Though the organisation doesn’t quite reach all of the amateur players in the country, ensuring that those who aren’t on the system are involved is a key objective for 2018. But already, there’s been a positive impact: a survey of those players who had received the end-of-season email campaign showed that eight out of ten players found the communications emails had improved their footballing experience.

That’s hardly surprising. As well as the personal touch, the emails are driven by an insight and understanding around the attitudes that football fans show generally and what engages them as supporters as well as players. In the end, this is a piece of marketing communication which uses amateur players’ love of football to drive engagement, and it realises that those who give up their weekends to participate are doing so out of a pure love of the game.

“As the governing body for all levels of football in Denmark, we are fully aware that our responsibilities lie not only in supporting our elite teams, but everyday footballers too,” says Søegaard. “The large numbers of men and women who turn out week-in, week-out for their local teams across the country are a huge part of the DBU’s audience.”

“We’re keen to have a strong relationship with the players, keeping them engaged and listening to them about their relationship with football, so Player Performance Communications have been the perfect opportunity for us to build a more intimate relationship with footballers across the country. Not only will this help with participation, but from a commercial standpoint it will open up opportunities for our partners to reach new and diverse audiences through digital channels.”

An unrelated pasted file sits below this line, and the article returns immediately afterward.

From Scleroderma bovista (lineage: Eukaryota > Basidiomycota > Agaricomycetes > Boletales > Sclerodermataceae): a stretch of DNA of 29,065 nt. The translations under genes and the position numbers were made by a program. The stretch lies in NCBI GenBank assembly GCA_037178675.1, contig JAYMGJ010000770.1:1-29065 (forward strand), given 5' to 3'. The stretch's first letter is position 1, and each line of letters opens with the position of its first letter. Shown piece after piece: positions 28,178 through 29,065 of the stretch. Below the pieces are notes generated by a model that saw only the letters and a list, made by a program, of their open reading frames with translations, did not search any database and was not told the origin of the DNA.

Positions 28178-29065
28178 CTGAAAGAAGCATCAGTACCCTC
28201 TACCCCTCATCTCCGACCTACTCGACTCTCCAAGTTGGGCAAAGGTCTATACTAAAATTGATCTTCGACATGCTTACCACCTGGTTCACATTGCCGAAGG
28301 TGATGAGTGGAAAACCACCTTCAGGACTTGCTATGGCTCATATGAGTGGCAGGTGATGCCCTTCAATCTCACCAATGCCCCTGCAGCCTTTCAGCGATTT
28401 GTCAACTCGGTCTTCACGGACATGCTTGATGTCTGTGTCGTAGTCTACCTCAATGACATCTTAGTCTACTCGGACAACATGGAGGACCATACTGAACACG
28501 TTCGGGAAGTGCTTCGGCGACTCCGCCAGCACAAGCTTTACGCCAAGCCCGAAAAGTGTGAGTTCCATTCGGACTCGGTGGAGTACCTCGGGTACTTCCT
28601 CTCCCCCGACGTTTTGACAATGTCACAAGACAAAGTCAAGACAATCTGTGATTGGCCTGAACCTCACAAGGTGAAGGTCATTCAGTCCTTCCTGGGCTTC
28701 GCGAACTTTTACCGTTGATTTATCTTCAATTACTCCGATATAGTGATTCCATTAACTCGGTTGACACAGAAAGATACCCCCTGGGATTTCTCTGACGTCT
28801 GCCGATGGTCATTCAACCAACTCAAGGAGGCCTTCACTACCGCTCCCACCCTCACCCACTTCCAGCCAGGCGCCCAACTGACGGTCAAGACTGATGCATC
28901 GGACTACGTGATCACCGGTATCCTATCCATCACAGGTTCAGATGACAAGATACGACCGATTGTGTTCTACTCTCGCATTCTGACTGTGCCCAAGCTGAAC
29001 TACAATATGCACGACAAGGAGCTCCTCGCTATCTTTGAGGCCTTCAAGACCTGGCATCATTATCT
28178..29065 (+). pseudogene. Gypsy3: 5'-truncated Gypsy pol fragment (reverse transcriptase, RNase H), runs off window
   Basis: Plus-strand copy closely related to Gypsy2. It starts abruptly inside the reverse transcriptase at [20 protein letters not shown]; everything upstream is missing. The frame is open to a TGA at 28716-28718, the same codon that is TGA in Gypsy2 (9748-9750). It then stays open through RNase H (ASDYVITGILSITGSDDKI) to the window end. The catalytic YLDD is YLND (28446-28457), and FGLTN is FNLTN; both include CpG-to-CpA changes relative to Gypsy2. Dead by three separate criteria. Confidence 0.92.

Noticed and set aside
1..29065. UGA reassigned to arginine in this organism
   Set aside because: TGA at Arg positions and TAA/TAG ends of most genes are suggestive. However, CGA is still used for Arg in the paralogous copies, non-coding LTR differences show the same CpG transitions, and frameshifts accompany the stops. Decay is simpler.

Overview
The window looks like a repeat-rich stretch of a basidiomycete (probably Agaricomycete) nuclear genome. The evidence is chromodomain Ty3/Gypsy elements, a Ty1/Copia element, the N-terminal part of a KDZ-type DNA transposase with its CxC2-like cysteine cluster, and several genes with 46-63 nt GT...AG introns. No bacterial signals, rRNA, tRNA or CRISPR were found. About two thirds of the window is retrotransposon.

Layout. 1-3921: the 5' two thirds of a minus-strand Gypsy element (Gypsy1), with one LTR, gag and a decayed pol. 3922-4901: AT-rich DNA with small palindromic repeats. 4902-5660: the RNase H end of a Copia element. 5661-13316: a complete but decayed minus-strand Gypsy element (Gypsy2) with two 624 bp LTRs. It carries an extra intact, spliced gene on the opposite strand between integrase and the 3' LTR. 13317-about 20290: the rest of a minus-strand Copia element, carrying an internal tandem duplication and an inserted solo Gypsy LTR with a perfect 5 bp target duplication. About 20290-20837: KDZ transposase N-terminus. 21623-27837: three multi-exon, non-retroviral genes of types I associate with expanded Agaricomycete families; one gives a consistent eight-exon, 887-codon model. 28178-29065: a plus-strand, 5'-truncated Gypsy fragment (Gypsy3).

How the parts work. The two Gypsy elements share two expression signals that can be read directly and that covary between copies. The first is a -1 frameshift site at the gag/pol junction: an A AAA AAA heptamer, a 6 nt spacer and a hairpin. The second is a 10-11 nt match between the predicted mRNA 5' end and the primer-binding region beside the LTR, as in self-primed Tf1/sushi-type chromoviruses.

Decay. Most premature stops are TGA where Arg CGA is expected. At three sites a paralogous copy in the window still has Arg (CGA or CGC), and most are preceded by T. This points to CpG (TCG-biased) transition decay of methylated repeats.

This sort of marketing is vital to sponsors, to whom a large and engaged audience which is both measurable and personally reachable is incredibly attractive. That side is important and can’t be ignored, but in terms of growing and sustaining the participation of amateur teams each week, which is also an exciting prospect.

 

How many weeks across a season are teams depleted because players decide not to bother or make other plans that weekend? How many games are called off because of that? And how many players are put off by it, or indeed the demoralisation that comes from losing a game because their team couldn’t field its best players?

But if the same sense of engagement and community feel were promoted around football in the same way that sports like running and cycling have managed through apps such as Strava – which styles itself as a social network for athletes of all levels and which has recently taken a similar end-of-year campaign approach to engage their audience – then will the prospect of amateur football appeal even more to those who might be interested in participating? After all, it’s harder to miss a game when you’re letting your team down, and there’s a weekly or yearly email measuring your statistics.

“We have been delighted with the levels of engagement from last year’s campaigns and positive feedback received to date,” says Søegaard. “A recent survey of participants in the first phase has shown that our Player Performance Communications have had a highly positive impact on our audience’s football experience and that they want to receive more from us in 2018.”

“In 2018 we’re excited about communicating more statistics to more players and through additional digital channels, and building closer relationships with more footballers across Denmark.”

About author

Chris McMullan
Chris McMullan 425 posts

Chris is a sports journalist and a regular contributor to Digital Sport - follow him on Twitter @CJMcMullan91